This was too much for Mr.Carr; he entirely left the premises during service. Towards nightfall the arrival of my husband was announced, who was much surprised to find me so well attended. He told Mr.Carr, in the presence of the persons congregated, where he had been, and how his perjury was detected. He likewise gave him to understand that he would probably find he had acted imprudently as well as wickedly. But the most agreeable part of the intelligence to me was, that there was no necessity for me to remain any longer in the house. I therefore very willingly left it and accompanied my husband to our own habitation, having first thanked my friends for their kind interference and regard. The sum of the particulars is, that Mr. Carr had paid for the land, having previously sworn there was no improvement on it; although a pre-emption certificate had been obtained at the recording office, Pittsfield. Of course the purchase was illegal, and Carr liable to a heavy penalty. The following morning, we learnt our firmness had acted powerfully on the mind of our opponent, as his wife called upon us to say that her husband was willing to make a compromise, and would either pay us for our claims on the estate or sell his certificate. This proposal required some consideration; we therefore gave her no definite answer, but told her if her husband wished to have an interview with us, notwithstanding his base conduct, we would treat him with civility. In the meantime, we considered it best to sell our pre-emption right, if he would produce the money, as we knew we could not buy his certificate at that time. In a day or two our opponent waited upon us wishing to have us pacified, as he knew he had acted criminally. We told him we would allow him peaceable possession on the payment of eighty dollars for the improvement, which he agreed to pay, and shortly afterwards the affair was settled, eventually to our advantage, though it cost us some anguish of mind. The peculiarity of the American law respecting the purchase of land, although framed originally with the view of assisting new settlers, is not infrequently a source of strife; at the present time there are many persons who have cultivated land for numbers of years, without paying anything for it; and there is no means of knowing, except by applying at the land office. Should, however, this counsel escape them, some one would be sure to go and purchase it, or even reap some of the corn when ripe, the original cultivator having no legal power to prevent them.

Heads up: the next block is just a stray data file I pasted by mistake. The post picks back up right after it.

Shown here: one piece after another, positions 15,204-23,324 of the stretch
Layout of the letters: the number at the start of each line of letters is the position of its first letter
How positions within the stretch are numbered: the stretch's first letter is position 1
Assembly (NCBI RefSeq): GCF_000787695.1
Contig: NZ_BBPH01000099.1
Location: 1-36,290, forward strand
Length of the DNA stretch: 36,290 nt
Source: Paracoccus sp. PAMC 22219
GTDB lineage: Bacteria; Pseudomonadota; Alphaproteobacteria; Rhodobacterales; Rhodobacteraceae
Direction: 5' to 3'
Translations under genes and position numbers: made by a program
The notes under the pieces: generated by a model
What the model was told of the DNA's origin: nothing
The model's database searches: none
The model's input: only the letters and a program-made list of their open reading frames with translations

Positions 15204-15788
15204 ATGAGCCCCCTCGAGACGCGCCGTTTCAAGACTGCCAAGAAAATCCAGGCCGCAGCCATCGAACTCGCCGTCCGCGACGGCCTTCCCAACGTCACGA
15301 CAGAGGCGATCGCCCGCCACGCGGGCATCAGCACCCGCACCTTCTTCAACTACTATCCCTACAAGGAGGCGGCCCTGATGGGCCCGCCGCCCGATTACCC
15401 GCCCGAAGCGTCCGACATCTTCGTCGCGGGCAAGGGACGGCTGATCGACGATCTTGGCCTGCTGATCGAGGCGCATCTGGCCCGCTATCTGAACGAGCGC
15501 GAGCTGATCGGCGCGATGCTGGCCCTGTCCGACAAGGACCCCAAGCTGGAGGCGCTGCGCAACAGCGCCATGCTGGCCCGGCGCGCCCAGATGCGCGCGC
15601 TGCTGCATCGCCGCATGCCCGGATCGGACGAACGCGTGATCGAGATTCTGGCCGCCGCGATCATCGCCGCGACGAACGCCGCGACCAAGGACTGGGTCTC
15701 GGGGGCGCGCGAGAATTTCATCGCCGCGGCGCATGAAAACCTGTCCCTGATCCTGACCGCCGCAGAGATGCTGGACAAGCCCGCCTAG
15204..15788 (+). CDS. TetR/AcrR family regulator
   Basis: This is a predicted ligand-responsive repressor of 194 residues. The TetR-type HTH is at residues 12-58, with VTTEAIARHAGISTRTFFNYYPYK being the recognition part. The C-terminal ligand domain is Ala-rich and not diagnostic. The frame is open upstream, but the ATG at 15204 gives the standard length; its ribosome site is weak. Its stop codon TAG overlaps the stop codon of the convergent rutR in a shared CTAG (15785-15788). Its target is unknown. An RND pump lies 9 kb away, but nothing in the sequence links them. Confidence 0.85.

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Source: A True Picture of Emigration: Or Fourteen Years in the Interior of North America; Being a Full and Impartial Account of the Various Difficulties and Ultimate Success of an English Family who Emigrated from Barwick-in-Elmet, near Leeds, in the Year 1831. London: G. Berger, Holywell Street; Leeds: David Green; Manchester: A. Heywood; and all other Booksellers, 52–55.